At the heart of the intensifying debate about fairness and inequality is tax. Who can think without shuddering of the opportunity costs incurred by needy economies robbed of the tax to which they are entitled? In that context, and against the backdrop of exposure exercises such as the Paradise Papers, there was understandable enthusiasm for the European Union’s latest list of uncooperative tax havens. It arrived this week, amid much ballyhoo and talk of toughness. What a disappointment.
The EU put 17 extra-EU jurisdictions on a blacklist: American Samoa, Bahrain, Barbados, Grenada, Guam, South Korea, Macau, Marshall Islands, Mongolia, Namibia, Palau, Panama, St Lucia, Samoa, Trinidad and Tobago, Tunisia and the United Arab Emirates. They could lose access to EU funds and incur sanctions soon to be announced. But contrast the list with what we know was revealed about international tax avoidance by both the Paradise and Panama Papers.
The EU seems to have targeted countries with little economic, military or diplomatic weight. The list includes Panama, which was central to the Panama Papers, but not Bermuda, which was central to the Paradise Papers. In imperialist mode, the EU paints a picture that broadly says that “those over there” in low-income countries, at the periphery of the global economy, are a source of the world’s economic problems and should face sanctions. The blacklist does not include any western country, even though accountants, lawyers, banks and much of the infrastructure that lubricates global tax avoidance are located in the west. Also excluded are UK crown dependencies and overseas territories, which have undermined the tax base of other countries for decades.
Another 47 jurisdictions are included in a “greylist”: these are not compliant with the standards demanded by the EU, but have given commitments to change their rules. This list includes Andorra, Belize, Bermuda, the Cayman Islands, Guernsey, the Isle of Man, Jersey, Liechtenstein, San Marino and Switzerland. But even that is deficient. And Luxembourg is missing altogether.
Where is the UK on either list? It offers special tax arrangements to non-domiciled billionaires that are not available to British citizens. We are deeply complicit. The UK has long enabled large companies and accountancy firms to write favourable tax laws, and has entered into sweetheart deals with major corporations
The UK has long enabled accountancy firms to write favourable tax laws, and entered into sweetheart deals
The issue of tax avoidance is not going away. Corporations and wealthy elites are addicted to it. And many of the tax havens, as comparatively small countries, are not readily going to dilute their practices, as a decent standard of living cannot easily be provided by seasonal tourism, agriculture and fishing.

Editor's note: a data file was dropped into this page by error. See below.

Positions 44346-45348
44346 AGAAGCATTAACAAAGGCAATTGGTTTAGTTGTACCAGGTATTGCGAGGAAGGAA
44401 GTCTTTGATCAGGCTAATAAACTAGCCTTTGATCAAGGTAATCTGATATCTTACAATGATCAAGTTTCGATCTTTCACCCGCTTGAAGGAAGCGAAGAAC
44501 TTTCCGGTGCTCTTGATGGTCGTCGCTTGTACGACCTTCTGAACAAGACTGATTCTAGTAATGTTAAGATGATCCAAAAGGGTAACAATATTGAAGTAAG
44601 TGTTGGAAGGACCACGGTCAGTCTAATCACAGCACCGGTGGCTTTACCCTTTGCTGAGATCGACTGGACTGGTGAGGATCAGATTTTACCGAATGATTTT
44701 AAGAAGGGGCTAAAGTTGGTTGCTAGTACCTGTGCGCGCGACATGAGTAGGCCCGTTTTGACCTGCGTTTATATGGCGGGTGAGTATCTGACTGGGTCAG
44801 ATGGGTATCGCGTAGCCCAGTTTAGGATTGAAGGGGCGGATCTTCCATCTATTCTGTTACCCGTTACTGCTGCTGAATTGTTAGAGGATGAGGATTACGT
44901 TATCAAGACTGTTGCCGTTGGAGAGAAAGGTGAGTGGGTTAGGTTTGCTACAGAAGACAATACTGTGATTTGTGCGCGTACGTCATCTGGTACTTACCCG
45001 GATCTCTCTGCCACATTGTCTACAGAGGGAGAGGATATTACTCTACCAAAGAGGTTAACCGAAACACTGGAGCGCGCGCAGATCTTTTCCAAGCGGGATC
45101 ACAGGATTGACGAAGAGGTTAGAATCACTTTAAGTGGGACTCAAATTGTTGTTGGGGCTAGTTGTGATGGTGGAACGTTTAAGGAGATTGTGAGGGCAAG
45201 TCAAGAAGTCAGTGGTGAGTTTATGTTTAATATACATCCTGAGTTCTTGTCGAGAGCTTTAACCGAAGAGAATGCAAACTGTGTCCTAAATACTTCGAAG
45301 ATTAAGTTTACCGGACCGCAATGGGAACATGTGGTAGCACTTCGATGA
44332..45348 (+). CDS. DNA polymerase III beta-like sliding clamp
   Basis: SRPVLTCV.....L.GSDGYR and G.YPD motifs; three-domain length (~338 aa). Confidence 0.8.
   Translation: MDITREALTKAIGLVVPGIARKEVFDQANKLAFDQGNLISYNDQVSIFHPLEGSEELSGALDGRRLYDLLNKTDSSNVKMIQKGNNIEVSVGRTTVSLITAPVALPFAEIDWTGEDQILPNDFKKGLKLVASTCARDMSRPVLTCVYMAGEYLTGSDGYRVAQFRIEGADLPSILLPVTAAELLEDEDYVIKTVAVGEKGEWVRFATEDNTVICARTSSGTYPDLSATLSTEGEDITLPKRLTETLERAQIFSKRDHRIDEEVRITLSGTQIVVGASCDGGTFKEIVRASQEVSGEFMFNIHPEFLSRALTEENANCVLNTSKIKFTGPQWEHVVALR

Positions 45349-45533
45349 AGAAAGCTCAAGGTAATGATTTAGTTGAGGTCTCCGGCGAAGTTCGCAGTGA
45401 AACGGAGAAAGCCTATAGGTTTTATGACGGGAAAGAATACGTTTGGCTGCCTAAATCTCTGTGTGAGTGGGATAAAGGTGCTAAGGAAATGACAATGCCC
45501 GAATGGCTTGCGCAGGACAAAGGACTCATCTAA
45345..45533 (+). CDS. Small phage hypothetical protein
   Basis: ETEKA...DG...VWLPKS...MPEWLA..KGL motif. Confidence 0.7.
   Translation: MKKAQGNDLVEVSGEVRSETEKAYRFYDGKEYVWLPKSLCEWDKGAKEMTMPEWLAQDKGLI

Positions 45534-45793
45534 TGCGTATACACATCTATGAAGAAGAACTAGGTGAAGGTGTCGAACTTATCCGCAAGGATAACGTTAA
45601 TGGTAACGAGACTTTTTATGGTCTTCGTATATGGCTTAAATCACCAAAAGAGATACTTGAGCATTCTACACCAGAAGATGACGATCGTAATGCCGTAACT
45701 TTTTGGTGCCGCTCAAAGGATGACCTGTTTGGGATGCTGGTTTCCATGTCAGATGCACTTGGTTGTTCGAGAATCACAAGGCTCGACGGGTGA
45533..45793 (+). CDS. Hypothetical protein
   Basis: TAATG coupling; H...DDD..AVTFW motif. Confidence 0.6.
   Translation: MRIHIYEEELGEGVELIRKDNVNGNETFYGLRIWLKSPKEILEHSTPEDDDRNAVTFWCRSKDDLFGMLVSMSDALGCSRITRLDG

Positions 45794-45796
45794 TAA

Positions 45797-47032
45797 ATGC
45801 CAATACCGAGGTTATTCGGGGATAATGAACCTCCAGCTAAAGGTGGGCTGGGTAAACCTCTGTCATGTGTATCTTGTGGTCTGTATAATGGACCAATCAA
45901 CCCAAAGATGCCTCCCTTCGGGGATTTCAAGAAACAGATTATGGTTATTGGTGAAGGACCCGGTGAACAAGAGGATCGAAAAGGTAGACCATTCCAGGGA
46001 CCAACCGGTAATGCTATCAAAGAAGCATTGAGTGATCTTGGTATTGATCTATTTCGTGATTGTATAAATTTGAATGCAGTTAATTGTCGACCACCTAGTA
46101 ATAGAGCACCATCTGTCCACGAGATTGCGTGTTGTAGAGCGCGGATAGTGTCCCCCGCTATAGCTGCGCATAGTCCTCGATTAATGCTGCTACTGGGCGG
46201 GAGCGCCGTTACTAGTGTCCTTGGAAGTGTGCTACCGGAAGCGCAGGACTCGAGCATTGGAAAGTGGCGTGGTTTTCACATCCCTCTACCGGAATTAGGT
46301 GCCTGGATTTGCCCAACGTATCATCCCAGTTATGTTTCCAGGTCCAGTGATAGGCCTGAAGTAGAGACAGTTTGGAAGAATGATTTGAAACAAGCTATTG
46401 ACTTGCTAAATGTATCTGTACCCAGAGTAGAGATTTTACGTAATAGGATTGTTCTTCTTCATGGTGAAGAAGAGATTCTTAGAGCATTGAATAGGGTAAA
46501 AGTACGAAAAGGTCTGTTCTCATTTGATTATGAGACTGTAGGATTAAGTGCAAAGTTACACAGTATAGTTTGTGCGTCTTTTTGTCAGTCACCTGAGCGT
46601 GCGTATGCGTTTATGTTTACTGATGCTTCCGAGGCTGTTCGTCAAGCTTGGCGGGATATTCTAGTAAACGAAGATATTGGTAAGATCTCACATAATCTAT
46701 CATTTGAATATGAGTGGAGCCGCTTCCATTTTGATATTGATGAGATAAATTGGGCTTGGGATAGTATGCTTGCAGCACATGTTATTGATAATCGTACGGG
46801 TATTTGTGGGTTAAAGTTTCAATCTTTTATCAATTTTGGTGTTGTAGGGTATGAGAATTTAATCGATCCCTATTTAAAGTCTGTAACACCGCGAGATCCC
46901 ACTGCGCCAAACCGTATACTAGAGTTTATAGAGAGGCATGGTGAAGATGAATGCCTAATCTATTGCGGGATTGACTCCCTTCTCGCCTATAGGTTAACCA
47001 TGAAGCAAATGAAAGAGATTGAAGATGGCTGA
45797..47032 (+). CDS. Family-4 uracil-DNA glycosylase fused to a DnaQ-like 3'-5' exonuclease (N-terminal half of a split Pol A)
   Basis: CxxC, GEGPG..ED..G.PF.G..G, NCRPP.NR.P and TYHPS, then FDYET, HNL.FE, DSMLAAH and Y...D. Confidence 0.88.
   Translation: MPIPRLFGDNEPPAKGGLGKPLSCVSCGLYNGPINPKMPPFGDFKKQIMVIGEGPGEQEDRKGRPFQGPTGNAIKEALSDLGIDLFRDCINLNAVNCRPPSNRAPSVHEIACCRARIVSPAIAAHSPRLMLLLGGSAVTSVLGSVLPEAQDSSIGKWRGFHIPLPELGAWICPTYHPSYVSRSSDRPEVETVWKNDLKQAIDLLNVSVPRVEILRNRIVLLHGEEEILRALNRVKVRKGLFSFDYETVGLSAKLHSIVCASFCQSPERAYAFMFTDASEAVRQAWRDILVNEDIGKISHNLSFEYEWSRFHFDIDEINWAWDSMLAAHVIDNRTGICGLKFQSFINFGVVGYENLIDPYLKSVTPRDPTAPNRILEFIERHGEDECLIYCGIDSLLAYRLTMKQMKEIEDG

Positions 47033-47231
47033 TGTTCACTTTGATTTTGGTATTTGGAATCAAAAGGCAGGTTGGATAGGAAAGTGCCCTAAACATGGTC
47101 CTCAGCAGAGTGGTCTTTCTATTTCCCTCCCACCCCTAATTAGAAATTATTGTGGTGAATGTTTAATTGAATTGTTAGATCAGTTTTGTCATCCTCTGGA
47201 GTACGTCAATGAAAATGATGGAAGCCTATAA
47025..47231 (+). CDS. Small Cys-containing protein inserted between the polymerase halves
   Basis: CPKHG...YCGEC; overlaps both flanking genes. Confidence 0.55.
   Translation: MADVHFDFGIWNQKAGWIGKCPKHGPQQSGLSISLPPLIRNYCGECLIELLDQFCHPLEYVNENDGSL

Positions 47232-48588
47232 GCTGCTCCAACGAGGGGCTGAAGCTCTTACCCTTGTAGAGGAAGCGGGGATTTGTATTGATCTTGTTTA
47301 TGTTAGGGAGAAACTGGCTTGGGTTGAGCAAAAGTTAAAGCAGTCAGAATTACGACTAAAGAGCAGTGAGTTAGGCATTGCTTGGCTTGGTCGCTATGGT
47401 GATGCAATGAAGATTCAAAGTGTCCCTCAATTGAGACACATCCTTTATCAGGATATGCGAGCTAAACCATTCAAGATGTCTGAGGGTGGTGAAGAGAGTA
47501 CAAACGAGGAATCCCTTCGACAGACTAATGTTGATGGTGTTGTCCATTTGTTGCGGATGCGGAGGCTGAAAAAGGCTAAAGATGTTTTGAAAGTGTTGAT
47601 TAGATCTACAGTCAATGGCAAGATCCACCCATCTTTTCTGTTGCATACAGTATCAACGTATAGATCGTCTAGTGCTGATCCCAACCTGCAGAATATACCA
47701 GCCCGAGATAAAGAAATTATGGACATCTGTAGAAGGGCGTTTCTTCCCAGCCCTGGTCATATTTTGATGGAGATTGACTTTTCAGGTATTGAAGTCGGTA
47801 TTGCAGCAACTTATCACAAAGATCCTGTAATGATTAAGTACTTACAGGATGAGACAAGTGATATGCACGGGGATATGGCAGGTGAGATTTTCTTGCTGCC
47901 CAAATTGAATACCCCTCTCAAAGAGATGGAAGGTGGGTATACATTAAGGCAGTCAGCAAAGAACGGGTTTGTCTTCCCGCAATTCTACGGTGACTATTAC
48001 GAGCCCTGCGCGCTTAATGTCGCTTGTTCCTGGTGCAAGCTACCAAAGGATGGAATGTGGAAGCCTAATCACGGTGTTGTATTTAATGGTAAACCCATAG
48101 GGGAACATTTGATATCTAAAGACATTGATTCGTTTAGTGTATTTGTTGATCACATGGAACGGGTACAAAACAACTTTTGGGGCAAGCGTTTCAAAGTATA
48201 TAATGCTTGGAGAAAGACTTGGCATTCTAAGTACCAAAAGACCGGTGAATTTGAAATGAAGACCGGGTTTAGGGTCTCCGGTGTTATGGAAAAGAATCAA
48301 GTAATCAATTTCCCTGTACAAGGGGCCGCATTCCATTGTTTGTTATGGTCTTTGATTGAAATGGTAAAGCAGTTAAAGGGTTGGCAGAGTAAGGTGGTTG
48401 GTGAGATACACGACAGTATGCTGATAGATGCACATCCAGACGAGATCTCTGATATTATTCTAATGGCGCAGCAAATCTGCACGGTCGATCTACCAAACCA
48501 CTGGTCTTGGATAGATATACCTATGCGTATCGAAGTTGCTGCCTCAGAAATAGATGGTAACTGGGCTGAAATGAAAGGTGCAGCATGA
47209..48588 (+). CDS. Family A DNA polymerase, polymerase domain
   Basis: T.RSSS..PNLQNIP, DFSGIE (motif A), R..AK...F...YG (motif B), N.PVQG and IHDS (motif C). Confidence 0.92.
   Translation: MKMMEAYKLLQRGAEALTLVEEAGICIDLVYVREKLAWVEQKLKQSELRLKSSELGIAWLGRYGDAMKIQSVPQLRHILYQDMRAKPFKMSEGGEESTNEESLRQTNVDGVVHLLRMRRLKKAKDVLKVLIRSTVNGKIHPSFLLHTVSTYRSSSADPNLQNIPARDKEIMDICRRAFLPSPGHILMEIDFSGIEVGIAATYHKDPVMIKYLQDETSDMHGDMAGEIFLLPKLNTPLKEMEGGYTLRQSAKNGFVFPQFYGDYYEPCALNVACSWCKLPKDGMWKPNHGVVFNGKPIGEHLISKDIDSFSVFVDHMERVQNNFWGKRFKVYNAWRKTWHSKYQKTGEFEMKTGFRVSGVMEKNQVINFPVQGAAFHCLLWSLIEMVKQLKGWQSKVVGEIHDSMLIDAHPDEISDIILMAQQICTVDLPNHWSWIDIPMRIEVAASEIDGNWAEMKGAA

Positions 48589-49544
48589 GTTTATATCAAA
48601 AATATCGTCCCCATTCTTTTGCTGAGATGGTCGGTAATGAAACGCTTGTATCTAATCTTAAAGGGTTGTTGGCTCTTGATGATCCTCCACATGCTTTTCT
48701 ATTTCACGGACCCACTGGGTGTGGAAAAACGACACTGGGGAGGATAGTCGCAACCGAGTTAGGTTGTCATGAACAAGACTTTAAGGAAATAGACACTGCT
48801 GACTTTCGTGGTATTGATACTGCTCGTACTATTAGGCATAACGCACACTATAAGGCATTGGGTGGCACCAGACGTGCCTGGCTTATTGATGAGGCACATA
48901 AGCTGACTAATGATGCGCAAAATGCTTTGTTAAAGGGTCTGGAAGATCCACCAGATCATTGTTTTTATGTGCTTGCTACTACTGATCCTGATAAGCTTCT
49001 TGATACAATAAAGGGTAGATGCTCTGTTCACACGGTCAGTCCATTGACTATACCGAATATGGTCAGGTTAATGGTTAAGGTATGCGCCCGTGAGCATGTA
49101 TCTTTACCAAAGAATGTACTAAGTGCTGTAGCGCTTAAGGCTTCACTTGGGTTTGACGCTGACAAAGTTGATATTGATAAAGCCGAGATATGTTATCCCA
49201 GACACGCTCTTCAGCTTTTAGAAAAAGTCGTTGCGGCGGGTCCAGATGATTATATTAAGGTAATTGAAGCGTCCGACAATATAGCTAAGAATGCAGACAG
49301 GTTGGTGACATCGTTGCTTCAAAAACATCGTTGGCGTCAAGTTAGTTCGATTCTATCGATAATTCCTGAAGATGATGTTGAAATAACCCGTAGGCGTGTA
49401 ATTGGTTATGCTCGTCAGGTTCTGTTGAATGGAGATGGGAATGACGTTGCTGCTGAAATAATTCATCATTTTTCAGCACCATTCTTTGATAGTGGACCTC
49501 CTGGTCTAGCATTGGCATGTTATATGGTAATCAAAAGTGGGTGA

But the EU blacklist is a wasted opportunity because there are things the international community can do. Tax havens should, for example, be offered favourable financial grants by the EU and other countries to rebuild their economies and become hubs for new industries, and research and development. Grants should be conditional on step-by-step progress towards meeting specified benchmarks on transparency, accountability and cooperation, including a publicly available register of beneficial ownership of all companies and trusts, and a list of the assets held by wealthy individuals. Havens would need to commit to automatic exchange of information with other countries on any matter relating to tax or illicit financial flows.
The accounts of corporations and limited liability partnerships holed up in tax havens should also be made public. At the very least, the EU and the UK should insist that the public accountability mechanisms in tax havens match those on mainland Europe.
As for jurisdictions that reject reform, they should face sanctions. The imposition of a withholding tax, of say 20%, on all interest and dividend payments to individuals and companies would reduce their attractiveness. Labour’s 2017 manifesto contained that idea.
The EU, the UK and other countries could also ensure that no individual or company under their jurisdiction would be able to import or export any goods or services from designated tax havens. The UK is being asked to pay a fee to secure access to EU markets after Brexit; by the same logic, a fee should be demanded from tax havens in the shape of better transparency and accountability. Persistently aggressive jurisdictions might suffer travel and visa restrictions, or be denied the use of international satellites that tax havens rely on for communications and financial transactions.
These ideas, and there are others, may not curb the predatory practices of tax havens overnight, but any or all would give the sponsors and users of these territories considerable food for thought. Action is often promised, but how many weak governments have sought refuge behind the claim that global tax avoidance requires international solutions, while at the same time undermining possibilities of international solutions? Too many.
We cannot afford to go on like this. Be brave and follow the money.
• Prem Sikka is professor of accounting at Sheffield University